Have you ever thought, "this law should be changed or amended,” or "it should not exist at all?” Have you ever thought "there ought to be a law about this” but when you researched the appropriate legal authorities, you found no law existed that addressed the topic you researched? Do you enjoy debating policy and the law as well as meeting interesting people from across the state? WLALA’s delegation to the Conference of California Bar Associations will have an opportunity to participate in all of these activities and more at the state-wide Conference of California Bar Associations ("CCBA” or "Conference”) from September 30-October 2, 2016 in San Diego and have a lot of fun in the process.
CCBA is a group of attorneys from local, specialty, and minority bar associations across the state, that are focused on improving California’s laws. This year, CCBA will meet from September 30-October 2, 2016, during the same weekend the State Bar Convention is held in San Diego. During the Conference, the various bar associations debate revisions and amendments to California law called "resolutions.” Once a resolution is passed by the Conference, CCBA’s lobbyist takes the resolution to the State Legislature or California Judicial Council to find a sponsor and hopefully get the resolution passed into law. To see the resolutions that will be debated at this year’s Conference or to register to attend the Conference, go to CCBA’s website at www.calconference.org.
The success rate of the CCBA lobbyist, Larry Doyle, has been impressive with many of the last few year’s resolutions enacted into law. For example, last year, CCBA sponsored or supported approximately 20 bills containing approximately 22 resolutions that the Governor signed into law on a wide range of topics.
This year, WLALA is sponsoring two resolutions. The first relates to motions to compel further responses to discovery and is a resolution that is generally supported by the Los Angeles Superior Court. As you may be aware, some of the LASC courts have either required or offered to have the parties come before the Court for an Informal Discovery Conference before filing a motion to compel. The Informal Discovery Conferences are a great way for the judge to get a quick look at the controversy and try to resolve it without having to expend resources reviewing the hundreds or thousands of pages of a separate statement, exhibits, etc. Informal Discovery Conferences resolve discovery disputes in the vast majority of the cases without the need for a formal motion to compel thus saving the courts and the parties a lot of time, money, etc. I have participated in Informal Discovery Conferences and they resolved the issue in 10 minutes without anyone filing a motion. However, there is no statutory authority to allow a court to require an Informal Discovery Conference. This resolution would not mandate Informal Discovery Conferences, it would just give the Superior Courts authority to require them and authority to pass Local Rules relating to them.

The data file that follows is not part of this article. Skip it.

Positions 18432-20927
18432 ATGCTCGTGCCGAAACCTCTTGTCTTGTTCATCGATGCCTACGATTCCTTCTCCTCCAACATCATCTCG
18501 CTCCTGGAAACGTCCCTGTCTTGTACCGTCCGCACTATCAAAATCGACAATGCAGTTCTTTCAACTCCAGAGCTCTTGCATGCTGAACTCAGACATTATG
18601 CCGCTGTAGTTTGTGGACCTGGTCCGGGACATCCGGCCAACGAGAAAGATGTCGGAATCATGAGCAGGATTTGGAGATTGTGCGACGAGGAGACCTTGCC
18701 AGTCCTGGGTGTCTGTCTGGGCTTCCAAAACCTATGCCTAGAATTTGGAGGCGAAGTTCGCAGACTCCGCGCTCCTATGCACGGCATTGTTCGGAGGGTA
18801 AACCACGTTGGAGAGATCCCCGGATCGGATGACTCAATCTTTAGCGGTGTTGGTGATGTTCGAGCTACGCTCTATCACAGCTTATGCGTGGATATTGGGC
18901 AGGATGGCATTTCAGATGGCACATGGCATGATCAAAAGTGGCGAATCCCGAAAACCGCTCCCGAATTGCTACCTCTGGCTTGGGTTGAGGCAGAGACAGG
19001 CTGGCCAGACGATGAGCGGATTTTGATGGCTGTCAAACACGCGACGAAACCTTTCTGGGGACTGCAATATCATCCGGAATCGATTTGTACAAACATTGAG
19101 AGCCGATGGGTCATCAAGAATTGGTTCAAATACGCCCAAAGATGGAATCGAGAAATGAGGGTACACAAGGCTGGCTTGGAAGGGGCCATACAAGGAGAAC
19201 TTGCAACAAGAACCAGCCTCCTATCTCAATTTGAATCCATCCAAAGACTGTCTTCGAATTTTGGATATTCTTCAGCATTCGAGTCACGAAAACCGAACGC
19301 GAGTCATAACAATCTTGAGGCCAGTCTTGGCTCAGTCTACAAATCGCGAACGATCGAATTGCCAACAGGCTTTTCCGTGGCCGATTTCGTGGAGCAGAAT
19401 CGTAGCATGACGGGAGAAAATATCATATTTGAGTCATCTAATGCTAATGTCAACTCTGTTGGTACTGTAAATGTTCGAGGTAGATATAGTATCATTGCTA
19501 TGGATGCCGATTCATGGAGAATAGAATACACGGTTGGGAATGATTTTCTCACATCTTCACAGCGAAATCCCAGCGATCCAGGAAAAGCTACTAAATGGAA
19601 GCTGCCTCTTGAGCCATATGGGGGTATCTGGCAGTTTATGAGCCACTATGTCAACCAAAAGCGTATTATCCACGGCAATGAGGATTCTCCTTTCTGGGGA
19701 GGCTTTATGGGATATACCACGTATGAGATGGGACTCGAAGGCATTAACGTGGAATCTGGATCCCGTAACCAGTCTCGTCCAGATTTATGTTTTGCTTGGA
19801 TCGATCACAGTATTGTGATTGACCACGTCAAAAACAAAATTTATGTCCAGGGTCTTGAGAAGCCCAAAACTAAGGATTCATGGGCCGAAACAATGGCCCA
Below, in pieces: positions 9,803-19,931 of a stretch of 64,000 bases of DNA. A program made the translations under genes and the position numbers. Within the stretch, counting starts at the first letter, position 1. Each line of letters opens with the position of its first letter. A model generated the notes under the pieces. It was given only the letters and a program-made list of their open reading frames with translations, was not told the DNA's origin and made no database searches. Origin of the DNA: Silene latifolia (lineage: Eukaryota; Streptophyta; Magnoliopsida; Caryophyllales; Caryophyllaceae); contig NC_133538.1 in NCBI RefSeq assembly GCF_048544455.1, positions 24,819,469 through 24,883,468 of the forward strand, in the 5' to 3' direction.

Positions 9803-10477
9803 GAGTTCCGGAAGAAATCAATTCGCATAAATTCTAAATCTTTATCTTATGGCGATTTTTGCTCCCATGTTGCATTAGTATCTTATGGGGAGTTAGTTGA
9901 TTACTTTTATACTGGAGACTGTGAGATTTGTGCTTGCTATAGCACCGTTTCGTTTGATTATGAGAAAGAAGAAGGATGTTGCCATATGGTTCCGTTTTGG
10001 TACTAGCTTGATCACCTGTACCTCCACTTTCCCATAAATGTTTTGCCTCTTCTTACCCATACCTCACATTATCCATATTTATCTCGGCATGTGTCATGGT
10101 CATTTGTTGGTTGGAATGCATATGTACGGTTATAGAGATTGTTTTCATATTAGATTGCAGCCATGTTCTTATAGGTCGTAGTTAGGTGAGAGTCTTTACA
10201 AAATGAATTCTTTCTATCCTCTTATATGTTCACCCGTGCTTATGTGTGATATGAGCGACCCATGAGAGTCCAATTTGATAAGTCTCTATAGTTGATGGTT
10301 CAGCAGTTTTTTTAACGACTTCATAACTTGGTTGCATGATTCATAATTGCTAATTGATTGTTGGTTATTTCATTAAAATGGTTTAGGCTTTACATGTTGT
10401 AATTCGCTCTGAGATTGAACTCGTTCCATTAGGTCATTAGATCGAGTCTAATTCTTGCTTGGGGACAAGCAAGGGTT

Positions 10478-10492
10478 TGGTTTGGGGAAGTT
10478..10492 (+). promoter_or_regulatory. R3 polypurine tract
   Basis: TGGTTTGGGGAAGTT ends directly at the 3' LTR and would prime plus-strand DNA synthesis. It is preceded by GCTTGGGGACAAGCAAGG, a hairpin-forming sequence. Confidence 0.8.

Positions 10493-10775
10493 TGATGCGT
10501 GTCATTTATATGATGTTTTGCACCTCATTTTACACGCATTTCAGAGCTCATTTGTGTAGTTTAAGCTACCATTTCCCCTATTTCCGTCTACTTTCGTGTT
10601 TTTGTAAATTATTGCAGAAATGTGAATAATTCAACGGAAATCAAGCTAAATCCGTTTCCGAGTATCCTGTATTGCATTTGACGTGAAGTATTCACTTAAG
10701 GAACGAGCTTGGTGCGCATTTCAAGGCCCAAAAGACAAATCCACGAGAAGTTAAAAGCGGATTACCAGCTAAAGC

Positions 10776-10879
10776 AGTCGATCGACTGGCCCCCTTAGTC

The second resolution amends California Penal Code § 647(j) to eliminate the requirement that a voyeurism victim be “identifiable”, meaning a recognizable, specific, person. In California, it is a misdemeanor secretly to photograph, record, videotape etc., another person under or through his or her clothing without his or her consent. California Penal Code § 647(j)(2). Thus, for example, it is a misdemeanor for a person riding an escalator to take his or her cell phone and place it under the skirt of a woman riding the escalator above him, and record or photograph her genitals, undergarments etc. However, as the law is written, if the person being recorded is not recognizable or identifiable, it is not a crime. The resolution seeks to eliminate the “identifiable” requirement. Both of WLALA's resolutions, as well as all the approximately 100 resolutions submitted by all the different bar associations are at CCBA’s website at www.calconference.org.
It is not too early to start thinking about resolutions to submit for next year’s Conference which will be held in the fall of 2017. Although the final deadline to submit resolutions to CCBA will be in February or March 2017, if you want WLALA to sponsor a resolution, WLALA’s delegation chair, Shaun Dabby Jacobs, (email@example.com) needs it by the end of November to give WLALA sufficient time to complete its vetting process. We encourage anyone who has ever had an idea for how the law may be improved, as well as people curious about the process to talk to Shaun, and also to get more involved by joining the WLALA delegation and attending this year’s Conference in San Diego.
Shaun Dabby Jacobs is a chair of the WLALA Conference of California Bar Association. Ms. Jacobs is Deputy City Attorney for the Los Angeles City Attorney's Office.